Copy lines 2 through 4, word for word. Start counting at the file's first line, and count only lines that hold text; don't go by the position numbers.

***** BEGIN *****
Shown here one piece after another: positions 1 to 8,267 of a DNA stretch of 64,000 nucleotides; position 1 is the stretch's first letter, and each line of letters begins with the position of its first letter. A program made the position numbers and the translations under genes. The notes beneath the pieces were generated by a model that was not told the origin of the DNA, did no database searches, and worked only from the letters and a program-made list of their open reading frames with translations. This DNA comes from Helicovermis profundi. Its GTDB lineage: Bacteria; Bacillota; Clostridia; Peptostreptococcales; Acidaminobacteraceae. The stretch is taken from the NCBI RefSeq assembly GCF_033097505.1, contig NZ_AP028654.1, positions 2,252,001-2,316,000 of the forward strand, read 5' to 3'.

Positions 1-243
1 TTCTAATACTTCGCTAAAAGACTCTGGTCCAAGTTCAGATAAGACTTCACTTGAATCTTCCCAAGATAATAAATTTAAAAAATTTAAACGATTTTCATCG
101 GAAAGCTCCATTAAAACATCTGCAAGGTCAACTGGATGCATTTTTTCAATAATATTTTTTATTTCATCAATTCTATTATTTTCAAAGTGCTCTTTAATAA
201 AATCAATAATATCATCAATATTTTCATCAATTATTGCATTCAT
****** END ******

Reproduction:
Positions 1-243
1 TTCTAATACTTCGCTAAAAGACTCTGGTCCAAGTTCAGATAAGACTTCACTTGAATCTTCCCAAGATAATAAATTTAAAAAATTTAAACGATTTTCATCG
101 GAAAGCTCCATTAAAACATCTGCAAGGTCAACTGGATGCATTTTTTCAATAATATTTTTTATTTCATCAATTCTATTATTTTCAAAGTGCTCTTTAATAA